In reality this isn’t possible and in life most of us feel that it’s not quite as we would like it e.g. “I wish I had more time at home,” “It would be great to spend more time at/with my children/my friends/relaxing,” “I just don’t have the time to exercise like I used to”. At different times, different values will take priority. The key is to have an awareness of what your values are so that you can be mindful of where you are with them and if you are happy with the balance, given the current context.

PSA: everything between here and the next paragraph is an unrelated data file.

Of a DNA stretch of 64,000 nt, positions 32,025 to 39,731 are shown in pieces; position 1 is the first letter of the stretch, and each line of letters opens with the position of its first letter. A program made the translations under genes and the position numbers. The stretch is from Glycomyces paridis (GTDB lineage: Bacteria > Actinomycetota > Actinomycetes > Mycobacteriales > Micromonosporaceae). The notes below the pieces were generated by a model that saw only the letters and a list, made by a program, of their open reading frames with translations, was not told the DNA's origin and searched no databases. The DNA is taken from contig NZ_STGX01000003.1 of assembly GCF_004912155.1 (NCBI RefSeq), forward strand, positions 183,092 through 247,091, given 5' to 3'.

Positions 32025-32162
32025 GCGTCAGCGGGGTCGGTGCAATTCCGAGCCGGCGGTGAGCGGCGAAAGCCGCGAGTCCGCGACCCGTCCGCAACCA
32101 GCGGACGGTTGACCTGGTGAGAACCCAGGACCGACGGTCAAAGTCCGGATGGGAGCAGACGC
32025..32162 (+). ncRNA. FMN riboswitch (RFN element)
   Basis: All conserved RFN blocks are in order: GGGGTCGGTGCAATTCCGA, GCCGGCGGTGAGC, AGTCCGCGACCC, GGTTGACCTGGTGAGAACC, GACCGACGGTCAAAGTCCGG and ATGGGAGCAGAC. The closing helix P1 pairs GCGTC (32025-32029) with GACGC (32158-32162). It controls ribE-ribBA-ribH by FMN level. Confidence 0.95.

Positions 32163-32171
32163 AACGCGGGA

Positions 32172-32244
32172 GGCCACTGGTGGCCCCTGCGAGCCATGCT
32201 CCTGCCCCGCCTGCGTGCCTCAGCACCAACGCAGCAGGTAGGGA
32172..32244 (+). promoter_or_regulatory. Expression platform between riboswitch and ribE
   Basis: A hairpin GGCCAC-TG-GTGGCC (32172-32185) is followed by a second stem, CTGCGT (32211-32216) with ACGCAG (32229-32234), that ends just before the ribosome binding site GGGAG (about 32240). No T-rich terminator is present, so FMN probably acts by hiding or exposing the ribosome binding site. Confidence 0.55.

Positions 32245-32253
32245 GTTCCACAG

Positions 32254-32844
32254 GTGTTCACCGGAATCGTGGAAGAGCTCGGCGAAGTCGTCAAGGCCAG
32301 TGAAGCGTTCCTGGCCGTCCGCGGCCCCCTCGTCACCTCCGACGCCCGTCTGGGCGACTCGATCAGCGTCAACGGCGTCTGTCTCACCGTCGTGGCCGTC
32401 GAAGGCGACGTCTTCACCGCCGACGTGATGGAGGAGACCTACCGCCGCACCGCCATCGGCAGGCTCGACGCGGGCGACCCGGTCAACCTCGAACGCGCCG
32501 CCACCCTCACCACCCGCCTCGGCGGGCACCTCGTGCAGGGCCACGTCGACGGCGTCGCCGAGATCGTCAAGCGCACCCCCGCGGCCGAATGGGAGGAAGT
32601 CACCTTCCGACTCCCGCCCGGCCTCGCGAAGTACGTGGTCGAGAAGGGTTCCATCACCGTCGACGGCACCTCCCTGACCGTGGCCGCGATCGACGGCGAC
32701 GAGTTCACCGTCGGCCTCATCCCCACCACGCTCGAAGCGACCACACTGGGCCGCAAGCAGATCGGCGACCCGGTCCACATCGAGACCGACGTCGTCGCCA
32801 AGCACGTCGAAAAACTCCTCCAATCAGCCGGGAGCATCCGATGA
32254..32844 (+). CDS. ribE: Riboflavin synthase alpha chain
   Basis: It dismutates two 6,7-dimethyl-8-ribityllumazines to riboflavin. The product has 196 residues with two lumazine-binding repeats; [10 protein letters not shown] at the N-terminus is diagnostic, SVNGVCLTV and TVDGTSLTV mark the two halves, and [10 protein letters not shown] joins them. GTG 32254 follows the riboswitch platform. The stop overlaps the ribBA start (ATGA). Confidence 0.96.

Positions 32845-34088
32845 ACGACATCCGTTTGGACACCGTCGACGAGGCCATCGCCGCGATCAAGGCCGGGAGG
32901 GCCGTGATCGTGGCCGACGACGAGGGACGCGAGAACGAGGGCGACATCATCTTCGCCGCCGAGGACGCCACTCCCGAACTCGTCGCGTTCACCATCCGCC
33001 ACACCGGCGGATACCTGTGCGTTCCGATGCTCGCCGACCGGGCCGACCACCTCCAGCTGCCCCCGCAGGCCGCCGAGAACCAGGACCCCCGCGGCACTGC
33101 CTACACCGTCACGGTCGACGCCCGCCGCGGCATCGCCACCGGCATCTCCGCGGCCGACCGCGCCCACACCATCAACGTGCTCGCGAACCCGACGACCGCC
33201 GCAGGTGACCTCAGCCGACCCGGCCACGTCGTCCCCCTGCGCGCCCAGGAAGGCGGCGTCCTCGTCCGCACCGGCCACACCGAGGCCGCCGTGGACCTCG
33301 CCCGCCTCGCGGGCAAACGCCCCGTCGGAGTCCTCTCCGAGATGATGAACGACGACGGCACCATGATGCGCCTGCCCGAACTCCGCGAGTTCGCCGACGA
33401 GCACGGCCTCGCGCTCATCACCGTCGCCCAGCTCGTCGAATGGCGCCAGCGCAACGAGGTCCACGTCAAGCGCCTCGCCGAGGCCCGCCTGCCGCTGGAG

It’s also about being realistic and being kind towards yourself. Not only are there limited hours in the day but we are all but mere humans – there is only so much weight we can carry on our shoulders and still make effective progress. Using the example of being a good parent, this may be a prioritised value, it may even be the one at the top of the list. Spending quality time, being supportive, guiding, teaching, modelling, nurturing and loving your child is right at the very top…….however, in reality, there are bills that need to be paid, there are chores that need to be completed, there are your own needs to be taken into account to keep you ticking over and grounded. Without spending time on your other values e.g. independence, stability, maintaining order and structure, you won’t be able to keep moving in the direction of being that ‘good enough parent’. So living in line with your values may take some flexibility, balance, some self-compassion and validation. I’ve highlighted these words as I believe they are very important for a healthy balanced life e.g. “I’m only human”, “It’s okay to put myself first at times so I can be the best parent I can be”, “Sleep and sanity are important too!”.